Conference live tweets revisited

Having just returned from the 100th Anniversary meeting of the Western Society of Naturalists meeting in Monterey, it seems like a fine time to generate some new summary data of trends in live-tweeting meetings. I originally addressed this some time last year in this original post: http://lukemiller.org/index.php/2016/01/is-live-tweeting-meetings-losing-steam-scicomm/. Since that time, there’s been new iterations of the WSN meeting and the Ecological Society of America meeting. I’ve scraped the Twitter archives for the relevant meeting hashtags (#wsn100 and #esa2016), and removed all retweets, so that only ‘original’ tweets are tallied here.

WSN 2016

Shown first below are the meeting totals for the Western Society of Naturalists, followed next by a boxplot showing the distribution of per capita tweets, with a few of the highest outliers labeled with their Twitter user names.

 

WSN 2016 was the largest version of the meeting ever, with 934 attendees, while recent years have had attendances between 600 and 750. The exceptionally large attendance this year is reflected in the larger total number of tweets, which came from a larger pool of tweeters (124 users, up from 80 and 90 in 2014 and 2015). The average per capita tweet rate was lower in 2016 than any prior year (0.133, vs. 0.18-0.36 in 2012 to 2015), although in the boxplot above you can clearly see that some folks were busier than ever.

 

ESA 2016

The Ecological Society of America meeting happened in August of 2016, but I didn’t go and thus haven’t bothered to look at the data until now. Once I finally scraped the data for the meeting, things got a little weird, and I’ve had to do some extra parsing of the results, as shown below.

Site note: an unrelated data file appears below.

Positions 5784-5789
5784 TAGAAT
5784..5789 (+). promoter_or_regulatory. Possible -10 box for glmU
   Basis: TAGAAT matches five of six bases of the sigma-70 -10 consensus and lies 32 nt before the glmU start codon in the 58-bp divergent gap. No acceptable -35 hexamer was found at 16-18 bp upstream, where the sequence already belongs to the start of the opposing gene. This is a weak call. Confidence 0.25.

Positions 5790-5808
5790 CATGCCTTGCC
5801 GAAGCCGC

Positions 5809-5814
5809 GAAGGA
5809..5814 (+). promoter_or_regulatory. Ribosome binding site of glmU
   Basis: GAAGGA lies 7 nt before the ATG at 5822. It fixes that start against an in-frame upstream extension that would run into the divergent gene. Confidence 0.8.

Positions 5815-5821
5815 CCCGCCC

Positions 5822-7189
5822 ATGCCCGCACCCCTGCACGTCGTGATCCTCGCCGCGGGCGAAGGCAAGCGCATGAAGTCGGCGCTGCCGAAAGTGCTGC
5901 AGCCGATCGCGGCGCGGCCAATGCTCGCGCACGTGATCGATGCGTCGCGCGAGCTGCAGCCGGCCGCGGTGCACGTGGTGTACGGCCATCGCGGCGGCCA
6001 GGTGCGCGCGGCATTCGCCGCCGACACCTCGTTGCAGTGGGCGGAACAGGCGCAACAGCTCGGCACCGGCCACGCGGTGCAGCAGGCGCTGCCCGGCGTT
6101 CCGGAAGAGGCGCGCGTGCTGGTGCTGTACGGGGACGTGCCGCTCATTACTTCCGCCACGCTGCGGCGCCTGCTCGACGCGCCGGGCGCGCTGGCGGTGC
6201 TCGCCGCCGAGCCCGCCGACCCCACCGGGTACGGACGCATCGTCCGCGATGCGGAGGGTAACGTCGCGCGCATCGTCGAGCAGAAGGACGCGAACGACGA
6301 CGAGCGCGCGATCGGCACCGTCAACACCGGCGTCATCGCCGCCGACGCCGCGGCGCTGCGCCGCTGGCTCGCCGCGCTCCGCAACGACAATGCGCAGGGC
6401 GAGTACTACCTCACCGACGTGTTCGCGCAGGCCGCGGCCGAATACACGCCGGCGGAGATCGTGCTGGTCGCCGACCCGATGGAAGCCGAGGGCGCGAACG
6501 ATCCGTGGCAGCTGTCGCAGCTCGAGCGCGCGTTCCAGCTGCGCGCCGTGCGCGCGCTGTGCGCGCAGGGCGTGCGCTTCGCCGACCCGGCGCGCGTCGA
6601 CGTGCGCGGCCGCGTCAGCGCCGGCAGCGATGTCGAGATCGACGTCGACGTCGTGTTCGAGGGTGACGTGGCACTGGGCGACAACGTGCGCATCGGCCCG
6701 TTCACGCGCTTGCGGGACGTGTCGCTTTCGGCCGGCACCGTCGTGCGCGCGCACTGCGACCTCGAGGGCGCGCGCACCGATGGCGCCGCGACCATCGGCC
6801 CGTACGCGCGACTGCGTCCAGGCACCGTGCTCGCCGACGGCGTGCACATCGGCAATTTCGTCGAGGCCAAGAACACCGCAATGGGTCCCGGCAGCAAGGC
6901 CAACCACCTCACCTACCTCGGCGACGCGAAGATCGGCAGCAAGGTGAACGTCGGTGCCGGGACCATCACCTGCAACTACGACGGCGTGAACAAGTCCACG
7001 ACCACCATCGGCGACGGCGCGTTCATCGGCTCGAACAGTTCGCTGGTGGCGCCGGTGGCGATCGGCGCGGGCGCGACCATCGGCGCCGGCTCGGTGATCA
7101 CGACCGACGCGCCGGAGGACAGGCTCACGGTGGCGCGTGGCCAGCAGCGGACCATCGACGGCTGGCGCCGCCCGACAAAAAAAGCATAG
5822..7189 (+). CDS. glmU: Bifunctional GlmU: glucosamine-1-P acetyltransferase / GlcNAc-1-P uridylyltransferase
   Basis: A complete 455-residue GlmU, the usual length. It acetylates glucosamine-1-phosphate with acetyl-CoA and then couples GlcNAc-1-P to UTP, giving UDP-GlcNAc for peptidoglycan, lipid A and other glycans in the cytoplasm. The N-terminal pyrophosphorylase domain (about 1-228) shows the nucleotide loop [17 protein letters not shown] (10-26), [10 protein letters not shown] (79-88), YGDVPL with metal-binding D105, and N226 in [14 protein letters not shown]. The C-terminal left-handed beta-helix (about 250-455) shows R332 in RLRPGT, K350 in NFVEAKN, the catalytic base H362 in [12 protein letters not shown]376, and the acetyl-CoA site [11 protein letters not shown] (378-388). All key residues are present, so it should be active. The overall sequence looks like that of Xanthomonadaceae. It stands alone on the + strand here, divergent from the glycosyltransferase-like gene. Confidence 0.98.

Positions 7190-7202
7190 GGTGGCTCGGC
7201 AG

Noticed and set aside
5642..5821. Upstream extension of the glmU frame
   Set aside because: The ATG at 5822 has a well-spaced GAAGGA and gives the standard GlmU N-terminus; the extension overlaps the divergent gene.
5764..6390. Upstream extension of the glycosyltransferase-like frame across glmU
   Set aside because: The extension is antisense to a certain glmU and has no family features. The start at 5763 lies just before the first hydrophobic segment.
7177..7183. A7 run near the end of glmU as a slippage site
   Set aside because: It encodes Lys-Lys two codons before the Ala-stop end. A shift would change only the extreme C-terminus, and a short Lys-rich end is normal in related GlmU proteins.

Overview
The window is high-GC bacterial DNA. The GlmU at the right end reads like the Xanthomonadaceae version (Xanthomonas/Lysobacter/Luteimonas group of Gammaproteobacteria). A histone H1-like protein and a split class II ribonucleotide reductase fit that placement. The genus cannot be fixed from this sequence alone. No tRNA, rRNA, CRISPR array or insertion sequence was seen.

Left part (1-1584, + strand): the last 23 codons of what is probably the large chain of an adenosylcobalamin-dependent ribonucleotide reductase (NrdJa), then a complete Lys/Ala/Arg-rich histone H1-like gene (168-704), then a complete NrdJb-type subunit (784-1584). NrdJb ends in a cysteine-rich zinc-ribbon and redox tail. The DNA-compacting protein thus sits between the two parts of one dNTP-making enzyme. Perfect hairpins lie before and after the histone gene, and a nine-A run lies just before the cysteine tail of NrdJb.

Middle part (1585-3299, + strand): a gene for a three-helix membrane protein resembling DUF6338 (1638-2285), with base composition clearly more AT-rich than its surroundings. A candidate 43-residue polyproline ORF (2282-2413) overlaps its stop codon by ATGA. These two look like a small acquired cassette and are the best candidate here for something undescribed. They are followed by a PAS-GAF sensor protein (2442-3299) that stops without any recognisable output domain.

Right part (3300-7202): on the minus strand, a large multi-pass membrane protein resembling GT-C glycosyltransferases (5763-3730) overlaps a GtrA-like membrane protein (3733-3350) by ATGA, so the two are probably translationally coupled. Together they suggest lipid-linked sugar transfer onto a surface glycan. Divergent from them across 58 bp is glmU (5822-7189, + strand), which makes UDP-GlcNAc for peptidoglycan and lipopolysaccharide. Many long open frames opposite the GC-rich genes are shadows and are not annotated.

After a big year in 2015, which happened to be the 100th anniversary of the ESA society, the tweet totals dropped off in 2016.

Looking at the distribution of per-person tweet counts, 2016 has one humongous outlier [@meeting_goer] that was far and away above everyone else, racking up nearly 1000 tweets during the 6 days of the meeting. I went back to Twitter and manually checked the account’s posts to make sure they were actually posting about the ESA meeting. It turns out that meeting_goer was definitely posting about ESA, and even using a #scicomm hashtag, but after reading the tweets for a while, it quickly becomes obvious that meeting_goer is the output of some kind of Markov bot.

A sampling of the weirdness.

A sampling of the weirdness.

Twitter is full of Markov bots (see https://twitter.com/DeepDrumpf for another example), and someone apparently set one up for the ESA meeting and let it run wild.

Given that the most prolific tweeter of the meeting seems to not be real, I re-made the figures with @meeting_goer separated out.

Removing the one outlier brings the per capita tweet totals closer in line with previous years. The average per capita tweet rate during the meeting was 0.14, which is right in line with the previous 3 years (0.14 to 0.15). The number of unique users in 2016 was 676, down from 950 at the ESA 100th anniversary meeting.

 

(Update) SICB 2017

The Society for Integrative and Comparative Biology meeting took place January 3-8 in New Orleans, LA. The Twitter trend for SICB is seemingly on the downslope for the 2nd year in a row, from the peak in 2015. There was no wifi provided for the meeting venue this year, but the cell phone data coverage was quite good everywhere in the convention center (at least on Verizon’s network). Maybe people are less apt to post to Twitter using their cell data, but I’m also willing to bet that people are just losing steam for reading the same old repetitive low-information tweets about talks they missed.

The posting crown this year goes to Adam Summers [@Fishguy_FHL], in part due to the apparent absence of several prolific users from previous years.

Notes

Scraping of the current data was done in R using the twitteR package written by Jeff Gentry. If you’d like to see the csv files containing all of the tweets for a particular meeting, contact me directly.